Critical to the appeal of Leonidas is that he died fighting a defensive   not an aggressive   battle.  Equally important is the fact that he faced death consciously; Leonidas knew he was going to die, but that did not deter or even dishearten him.  Most important of all, Leonidas did not die, like Achilles, for the sake of his own glory and even for honor, but for the lives and freedom of others.

Leonidas’ conscious decision to die in order to save Sparta from destruction was proto-Christian. His example is morally up-lifting, and his story inspirational. These, not a fascination with Ancient Sparta or Leonidas’ historical role, were the factors that made his story worth telling and make his story worth reading.

The five years of my life spent researching and writing about Leonidas have been well spent. They have opened my eyes about many aspects of human nature and enriched my understanding of the human condition. And most of all, they have inspired me to keep writing and keep searching for my own destiny. 

Sunday, September 2, 2012

Writing about Thermopylae: Part II

Last week I talked about my initial reluctance to write about Thermopylae and the reasons for it. Today I want to focus on one particular aspect: the literary challenge.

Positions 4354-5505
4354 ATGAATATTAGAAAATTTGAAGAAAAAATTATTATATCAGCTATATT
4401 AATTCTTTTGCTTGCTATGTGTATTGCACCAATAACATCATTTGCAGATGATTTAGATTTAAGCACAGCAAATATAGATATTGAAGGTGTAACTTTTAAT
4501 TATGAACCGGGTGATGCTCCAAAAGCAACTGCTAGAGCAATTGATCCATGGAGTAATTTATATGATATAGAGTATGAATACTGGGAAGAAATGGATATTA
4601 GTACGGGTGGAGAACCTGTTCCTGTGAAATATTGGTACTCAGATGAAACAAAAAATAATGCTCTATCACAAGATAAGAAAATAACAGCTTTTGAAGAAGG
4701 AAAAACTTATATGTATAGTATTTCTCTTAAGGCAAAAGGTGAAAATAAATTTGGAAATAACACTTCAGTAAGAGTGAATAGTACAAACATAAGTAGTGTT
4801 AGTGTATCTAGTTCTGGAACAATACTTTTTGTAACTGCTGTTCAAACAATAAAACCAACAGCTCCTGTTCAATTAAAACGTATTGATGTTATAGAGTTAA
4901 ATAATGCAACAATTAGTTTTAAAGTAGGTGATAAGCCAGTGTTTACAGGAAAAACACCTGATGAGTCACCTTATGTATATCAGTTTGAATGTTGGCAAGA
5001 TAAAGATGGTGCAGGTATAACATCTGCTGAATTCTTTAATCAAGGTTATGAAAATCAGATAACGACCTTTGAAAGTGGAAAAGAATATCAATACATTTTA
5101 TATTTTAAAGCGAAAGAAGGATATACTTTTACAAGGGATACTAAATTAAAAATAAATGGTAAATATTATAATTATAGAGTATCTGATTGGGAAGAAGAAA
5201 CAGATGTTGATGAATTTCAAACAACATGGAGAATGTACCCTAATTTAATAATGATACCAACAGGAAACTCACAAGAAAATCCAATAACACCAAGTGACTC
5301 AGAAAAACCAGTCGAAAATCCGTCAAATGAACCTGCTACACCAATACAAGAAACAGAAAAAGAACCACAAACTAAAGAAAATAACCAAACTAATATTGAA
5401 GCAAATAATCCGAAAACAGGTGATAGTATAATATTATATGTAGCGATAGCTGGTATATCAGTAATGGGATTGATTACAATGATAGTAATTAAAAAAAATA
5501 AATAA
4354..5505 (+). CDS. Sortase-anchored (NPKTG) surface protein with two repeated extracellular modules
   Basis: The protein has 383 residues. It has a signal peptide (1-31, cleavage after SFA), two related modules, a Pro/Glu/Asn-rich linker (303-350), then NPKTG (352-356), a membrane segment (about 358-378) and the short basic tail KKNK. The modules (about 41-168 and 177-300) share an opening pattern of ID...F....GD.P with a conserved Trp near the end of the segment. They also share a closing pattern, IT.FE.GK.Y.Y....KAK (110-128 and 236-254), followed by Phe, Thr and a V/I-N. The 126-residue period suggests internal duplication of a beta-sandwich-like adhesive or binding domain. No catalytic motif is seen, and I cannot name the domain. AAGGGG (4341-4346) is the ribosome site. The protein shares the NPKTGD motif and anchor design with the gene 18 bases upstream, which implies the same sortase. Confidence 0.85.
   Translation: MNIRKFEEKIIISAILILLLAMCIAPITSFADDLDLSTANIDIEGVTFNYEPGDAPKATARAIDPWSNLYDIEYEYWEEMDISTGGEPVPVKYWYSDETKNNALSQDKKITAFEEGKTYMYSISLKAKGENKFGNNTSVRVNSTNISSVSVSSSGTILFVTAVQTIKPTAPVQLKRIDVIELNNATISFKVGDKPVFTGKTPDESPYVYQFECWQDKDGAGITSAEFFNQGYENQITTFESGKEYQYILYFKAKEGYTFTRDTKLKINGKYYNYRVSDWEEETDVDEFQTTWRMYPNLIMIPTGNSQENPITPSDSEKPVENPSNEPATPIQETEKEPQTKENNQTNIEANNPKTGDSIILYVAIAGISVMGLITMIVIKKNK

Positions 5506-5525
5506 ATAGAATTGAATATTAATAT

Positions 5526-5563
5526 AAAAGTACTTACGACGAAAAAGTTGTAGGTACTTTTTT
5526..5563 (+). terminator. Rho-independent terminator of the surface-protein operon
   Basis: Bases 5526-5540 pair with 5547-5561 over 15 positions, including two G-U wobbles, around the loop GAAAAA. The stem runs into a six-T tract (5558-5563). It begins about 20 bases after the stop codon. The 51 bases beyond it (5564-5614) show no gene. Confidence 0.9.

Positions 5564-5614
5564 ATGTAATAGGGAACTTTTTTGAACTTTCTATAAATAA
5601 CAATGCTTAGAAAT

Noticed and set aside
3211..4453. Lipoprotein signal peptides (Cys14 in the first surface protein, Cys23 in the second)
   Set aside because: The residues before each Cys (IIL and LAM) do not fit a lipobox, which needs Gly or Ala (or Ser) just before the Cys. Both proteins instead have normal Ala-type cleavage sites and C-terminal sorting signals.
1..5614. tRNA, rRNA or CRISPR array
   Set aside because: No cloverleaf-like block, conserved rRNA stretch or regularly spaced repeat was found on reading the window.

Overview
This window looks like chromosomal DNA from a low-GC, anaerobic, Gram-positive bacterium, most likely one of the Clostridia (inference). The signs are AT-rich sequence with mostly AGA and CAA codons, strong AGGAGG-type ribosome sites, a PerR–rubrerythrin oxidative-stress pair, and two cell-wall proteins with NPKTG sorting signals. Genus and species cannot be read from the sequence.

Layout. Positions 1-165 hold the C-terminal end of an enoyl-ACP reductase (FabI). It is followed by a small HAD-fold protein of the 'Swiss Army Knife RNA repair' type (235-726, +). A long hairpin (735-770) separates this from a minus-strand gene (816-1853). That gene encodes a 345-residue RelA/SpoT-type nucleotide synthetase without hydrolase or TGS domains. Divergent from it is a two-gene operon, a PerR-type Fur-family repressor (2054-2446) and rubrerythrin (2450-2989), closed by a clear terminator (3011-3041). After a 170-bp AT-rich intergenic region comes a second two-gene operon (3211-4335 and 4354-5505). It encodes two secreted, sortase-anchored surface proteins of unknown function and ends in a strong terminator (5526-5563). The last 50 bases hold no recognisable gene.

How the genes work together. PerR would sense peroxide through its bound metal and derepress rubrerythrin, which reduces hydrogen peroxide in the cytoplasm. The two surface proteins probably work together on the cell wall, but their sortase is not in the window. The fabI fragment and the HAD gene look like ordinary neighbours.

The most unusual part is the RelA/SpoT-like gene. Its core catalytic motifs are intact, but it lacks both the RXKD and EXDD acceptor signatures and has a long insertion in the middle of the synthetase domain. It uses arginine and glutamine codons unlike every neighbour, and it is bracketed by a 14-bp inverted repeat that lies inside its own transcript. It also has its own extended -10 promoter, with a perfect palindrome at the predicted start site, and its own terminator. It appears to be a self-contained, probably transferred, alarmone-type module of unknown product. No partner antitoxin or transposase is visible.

The way I see it, if I were writing about Henry V of England, the historical record might be my guide, but Shakespeare would be my competition. And nothing about the real Battle of Agincourt would be so challenging as Shakespeare’s magnificent depiction of it. Never mind that the words he put into Henry’s mouth were never said by him – indeed, were probably based on the speech Edward of Woodstock made before Poitiers as recorded by Chandos’ Herald.  Shakespeare is the benchmark for any book of fiction about Henry V. Fortunately, I’m not writing about Henry V!

Thermopylae too appears in a number of works of fiction, and these have shaped our understanding of it and laid down the literary hurdles that any new book on the subject must successfully clear. I was personally introduced to Thermopylae – and indeed Ancient Sparta – by Caroline Dale Snedeker’s The Spartan. I read this book as a teenager, and it impressed me so much that I retained a life-long, if initially latent, interest in Sparta. I remembered it as a book about Thermopylae. But when I purchased and read it in preparation for my own description, I discovered that of the two hundred pages, only thirty-five were devoted to the battle, of which ten were the march north. Even the remaining twenty-five pages shy away from the issue in that they describe the fate of Aristodemos, the hero of the novel, and one of the two Spartiates that survived Thermopylae. Aristodemos, Herodotus tells us, was blind and behind the lines and did not actually fight, at least not on the last day. Snedeker’s account skirts around Thermopylae more than it describes it.